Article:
The Bank of England is not yielding to pressure to remove the new polymer £5 note from circulation, with the note and its small quantities of animal fats to remain in circulation due to some serious sounding reasons.
To make matters worse for hardcore vegans and religious groups who are put off by the fiver's use of animal fat reduction tallow in its manufacturing processes, the same recipe will be used to create the forthcoming polymer tenner that's scheduled to arrive in England this September. So as if being vegan wasn't enough of a challenge, they'll now only be able to pay for things in coins, £20s and £50s.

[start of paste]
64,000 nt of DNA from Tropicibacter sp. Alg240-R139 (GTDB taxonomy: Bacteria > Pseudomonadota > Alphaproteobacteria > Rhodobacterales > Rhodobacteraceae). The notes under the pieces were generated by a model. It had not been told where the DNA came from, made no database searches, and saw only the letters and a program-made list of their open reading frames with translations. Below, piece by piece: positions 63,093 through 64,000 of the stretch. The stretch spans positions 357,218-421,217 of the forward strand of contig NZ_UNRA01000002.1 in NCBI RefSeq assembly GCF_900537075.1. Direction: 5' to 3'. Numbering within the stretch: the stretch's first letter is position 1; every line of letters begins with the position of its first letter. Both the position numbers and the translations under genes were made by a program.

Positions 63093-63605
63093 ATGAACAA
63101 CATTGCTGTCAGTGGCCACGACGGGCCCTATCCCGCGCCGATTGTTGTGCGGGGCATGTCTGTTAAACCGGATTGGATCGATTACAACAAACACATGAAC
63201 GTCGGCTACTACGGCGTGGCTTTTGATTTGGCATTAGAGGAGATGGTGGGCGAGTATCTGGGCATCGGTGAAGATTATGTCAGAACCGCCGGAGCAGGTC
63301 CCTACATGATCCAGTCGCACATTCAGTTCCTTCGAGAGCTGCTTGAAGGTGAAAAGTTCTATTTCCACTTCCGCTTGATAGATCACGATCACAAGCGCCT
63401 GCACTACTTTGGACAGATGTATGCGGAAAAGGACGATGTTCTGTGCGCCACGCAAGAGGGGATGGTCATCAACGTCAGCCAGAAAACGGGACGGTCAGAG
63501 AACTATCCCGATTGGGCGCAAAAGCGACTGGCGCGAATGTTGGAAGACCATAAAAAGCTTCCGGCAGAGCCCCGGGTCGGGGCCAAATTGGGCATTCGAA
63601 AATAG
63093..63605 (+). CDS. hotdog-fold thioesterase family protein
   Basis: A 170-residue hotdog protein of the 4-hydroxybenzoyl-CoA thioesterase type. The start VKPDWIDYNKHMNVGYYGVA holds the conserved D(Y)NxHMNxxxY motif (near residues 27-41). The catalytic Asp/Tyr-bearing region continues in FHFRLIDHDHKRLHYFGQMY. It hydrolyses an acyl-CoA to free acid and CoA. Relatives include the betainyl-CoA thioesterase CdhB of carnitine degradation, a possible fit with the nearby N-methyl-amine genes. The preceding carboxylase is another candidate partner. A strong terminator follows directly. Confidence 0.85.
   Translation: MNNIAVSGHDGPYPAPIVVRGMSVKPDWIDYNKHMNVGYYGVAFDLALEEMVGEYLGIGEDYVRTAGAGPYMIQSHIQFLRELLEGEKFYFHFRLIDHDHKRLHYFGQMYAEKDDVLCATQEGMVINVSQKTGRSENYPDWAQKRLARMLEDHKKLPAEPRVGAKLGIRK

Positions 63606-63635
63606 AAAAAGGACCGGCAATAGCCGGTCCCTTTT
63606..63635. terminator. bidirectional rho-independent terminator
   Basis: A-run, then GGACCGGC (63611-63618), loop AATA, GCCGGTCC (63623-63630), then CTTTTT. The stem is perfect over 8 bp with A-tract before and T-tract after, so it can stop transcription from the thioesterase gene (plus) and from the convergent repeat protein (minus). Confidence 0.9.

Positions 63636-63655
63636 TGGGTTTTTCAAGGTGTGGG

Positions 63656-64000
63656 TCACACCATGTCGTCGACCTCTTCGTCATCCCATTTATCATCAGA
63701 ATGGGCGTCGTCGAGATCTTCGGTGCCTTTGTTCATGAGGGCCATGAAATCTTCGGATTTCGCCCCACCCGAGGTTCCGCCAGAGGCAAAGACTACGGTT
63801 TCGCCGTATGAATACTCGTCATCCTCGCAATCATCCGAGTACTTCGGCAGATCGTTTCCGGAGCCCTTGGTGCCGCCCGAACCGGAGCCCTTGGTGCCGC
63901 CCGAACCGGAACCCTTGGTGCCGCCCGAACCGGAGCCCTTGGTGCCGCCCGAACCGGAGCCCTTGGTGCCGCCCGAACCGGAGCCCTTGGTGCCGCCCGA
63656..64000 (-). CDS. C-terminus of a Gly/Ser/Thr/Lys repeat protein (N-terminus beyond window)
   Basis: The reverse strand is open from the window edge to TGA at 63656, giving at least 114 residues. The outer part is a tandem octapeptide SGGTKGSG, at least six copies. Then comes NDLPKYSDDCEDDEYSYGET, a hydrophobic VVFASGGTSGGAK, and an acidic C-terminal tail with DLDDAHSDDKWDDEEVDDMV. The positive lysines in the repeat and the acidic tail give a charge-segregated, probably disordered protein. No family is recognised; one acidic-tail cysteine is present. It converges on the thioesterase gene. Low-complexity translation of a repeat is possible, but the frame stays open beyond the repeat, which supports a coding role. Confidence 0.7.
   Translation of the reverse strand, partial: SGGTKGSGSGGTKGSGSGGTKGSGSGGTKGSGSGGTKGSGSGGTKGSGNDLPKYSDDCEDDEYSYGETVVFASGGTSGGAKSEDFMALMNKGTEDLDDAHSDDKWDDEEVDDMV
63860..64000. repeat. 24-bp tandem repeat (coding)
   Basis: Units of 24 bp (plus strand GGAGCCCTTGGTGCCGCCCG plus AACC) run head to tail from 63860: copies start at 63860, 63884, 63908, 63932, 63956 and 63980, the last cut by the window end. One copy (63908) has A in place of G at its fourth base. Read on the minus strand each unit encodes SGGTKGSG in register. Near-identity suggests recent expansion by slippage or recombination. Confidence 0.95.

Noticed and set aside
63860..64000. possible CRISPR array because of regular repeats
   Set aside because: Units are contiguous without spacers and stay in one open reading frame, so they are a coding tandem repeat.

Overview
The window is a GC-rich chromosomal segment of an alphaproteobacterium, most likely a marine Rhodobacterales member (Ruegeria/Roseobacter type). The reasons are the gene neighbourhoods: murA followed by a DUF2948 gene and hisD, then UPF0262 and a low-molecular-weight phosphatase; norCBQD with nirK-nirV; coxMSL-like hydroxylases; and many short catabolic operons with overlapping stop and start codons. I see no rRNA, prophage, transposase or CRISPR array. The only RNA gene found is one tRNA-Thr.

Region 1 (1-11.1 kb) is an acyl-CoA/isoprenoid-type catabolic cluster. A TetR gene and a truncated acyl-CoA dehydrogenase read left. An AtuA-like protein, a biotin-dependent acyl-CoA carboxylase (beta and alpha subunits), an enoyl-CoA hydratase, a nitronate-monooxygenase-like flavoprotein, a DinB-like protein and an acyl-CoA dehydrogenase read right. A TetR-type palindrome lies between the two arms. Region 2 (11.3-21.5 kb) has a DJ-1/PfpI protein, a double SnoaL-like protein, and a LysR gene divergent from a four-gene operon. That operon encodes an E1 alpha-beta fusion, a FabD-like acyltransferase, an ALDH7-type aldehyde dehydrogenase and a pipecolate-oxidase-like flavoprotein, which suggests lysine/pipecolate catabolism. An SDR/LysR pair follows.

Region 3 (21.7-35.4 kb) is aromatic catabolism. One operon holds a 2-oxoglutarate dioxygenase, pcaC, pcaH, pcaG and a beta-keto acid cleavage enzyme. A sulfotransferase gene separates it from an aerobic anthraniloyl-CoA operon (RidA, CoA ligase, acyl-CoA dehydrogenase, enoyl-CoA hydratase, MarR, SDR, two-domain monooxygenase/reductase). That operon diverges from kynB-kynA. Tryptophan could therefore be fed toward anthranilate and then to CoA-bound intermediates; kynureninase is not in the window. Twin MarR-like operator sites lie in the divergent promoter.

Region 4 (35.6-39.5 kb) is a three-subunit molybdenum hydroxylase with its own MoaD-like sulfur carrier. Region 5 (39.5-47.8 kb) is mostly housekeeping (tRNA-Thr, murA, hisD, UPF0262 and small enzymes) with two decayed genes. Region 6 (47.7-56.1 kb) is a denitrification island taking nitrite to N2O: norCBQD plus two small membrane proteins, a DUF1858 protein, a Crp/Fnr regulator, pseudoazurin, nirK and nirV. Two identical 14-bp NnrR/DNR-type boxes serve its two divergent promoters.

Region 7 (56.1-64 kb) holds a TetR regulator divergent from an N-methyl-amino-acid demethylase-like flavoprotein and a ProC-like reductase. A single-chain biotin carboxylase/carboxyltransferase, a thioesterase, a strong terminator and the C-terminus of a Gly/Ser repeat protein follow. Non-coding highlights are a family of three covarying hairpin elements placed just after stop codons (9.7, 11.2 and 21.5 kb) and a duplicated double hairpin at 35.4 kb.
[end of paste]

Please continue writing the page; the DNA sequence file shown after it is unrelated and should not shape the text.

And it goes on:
The Bank of England has a vague excuse as to why it can't or won't reformulate the polymer notes, with a BofE spokesperson explaining: "Withdrawing £5 polymer banknotes and stopping production of £10 polymer banknotes would have significant implications for the Bank’s anti-counterfeiting strategy and threaten continuity of supply of banknotes to the public. It would carry environmental risks and impose significant financial costs on the Bank, and thereby the taxpayer, and on the cash industry."
So it would be expensive, which is a weird argument to be made by a department that is literally allowed to print money. [Guardian]